“The wisest man who ever lived in the United States of America, some people say, was Ralph Waldo Emerson. And he said, ‘A man is what he thinks about all day long.’
“And the wisest of all Books declares, ‘As a man thinketh in his heart (i.e., as a man thinketh in his subconscious mind), so is he.’” Norman Vincent Peale, A Guide to Confident Living
We know intuitively that what we think about all day long, what we dwell on, is likely to become a fact in our lives. We knew this before we ever heard of the law of attraction, for we had heard of self-fulfilling prophecies, a staple of psychology, out in the popular press.
This means that when we are obsessing about something that is troubling us, we need immediately to turn it over to our higher Self, or God, or whatever we presume to be beyond us in living our lives. And we all know that we are not all there is in the universe.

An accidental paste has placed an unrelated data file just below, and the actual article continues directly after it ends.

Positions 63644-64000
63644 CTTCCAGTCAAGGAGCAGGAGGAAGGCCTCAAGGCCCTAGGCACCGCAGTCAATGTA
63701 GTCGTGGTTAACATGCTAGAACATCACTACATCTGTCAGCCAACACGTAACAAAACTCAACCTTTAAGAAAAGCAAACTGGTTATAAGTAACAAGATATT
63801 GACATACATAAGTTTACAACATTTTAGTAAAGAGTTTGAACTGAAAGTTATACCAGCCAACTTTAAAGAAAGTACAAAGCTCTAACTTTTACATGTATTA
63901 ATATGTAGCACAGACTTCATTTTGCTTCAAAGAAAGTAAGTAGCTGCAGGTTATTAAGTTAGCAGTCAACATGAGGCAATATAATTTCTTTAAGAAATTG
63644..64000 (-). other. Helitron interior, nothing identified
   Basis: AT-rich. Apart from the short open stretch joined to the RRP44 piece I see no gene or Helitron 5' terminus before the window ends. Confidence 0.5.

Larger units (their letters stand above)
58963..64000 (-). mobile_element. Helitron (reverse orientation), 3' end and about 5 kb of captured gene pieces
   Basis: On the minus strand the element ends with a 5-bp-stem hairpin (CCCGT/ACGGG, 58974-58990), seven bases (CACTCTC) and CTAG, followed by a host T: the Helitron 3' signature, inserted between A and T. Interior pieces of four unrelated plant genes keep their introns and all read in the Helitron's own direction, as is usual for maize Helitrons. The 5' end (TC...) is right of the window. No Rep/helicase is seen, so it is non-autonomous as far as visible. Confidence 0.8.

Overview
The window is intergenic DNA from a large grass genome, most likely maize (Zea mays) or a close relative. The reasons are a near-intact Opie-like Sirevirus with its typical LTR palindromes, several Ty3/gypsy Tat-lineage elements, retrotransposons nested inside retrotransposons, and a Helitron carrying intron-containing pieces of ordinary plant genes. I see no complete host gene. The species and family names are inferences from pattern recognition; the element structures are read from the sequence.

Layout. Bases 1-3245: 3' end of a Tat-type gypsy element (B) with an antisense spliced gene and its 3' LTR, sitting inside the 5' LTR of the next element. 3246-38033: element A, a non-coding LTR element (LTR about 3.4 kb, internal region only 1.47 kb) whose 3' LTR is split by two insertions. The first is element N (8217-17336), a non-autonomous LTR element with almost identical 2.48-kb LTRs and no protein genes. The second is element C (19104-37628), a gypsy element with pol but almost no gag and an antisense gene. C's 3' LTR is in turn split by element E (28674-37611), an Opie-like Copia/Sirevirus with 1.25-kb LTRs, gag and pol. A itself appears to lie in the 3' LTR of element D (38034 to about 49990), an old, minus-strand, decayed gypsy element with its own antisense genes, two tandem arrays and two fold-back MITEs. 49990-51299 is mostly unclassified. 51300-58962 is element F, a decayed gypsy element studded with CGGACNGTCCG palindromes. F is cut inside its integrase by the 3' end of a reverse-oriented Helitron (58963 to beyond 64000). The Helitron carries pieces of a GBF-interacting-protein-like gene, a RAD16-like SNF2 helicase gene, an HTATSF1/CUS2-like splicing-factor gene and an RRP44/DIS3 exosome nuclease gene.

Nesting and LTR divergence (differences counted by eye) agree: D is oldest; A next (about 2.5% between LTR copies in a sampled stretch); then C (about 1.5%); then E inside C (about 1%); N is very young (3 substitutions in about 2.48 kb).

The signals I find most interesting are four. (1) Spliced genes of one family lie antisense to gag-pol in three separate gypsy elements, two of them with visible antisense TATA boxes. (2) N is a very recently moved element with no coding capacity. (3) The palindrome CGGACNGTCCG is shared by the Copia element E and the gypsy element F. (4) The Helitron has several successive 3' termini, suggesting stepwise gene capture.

Norman Vincent Peale equates the “heart,” as feeling, with the subconscious mind. This is insightful understanding from him. Our heart tells our mind what to do and say, and if our heart is troubled, we need to rest in a higher Power for consolation. If we focus on what is troubling us, not only will the problem not be solved, but we will get ever more tangled up from the very fact of obsessing about it.
The solution is always right there with the problem. We just have to get out of the way so that we can see it. And that is how mysteriously we are taken to a higher place when we relinquish the problem. Shifts in our thinking mean that we will not be focusing on what can harm us if continued as a train of thought. Shifts in our thinking mean that the subconscious mind and heart are living in consultation with each other—the way that it is supposed to be.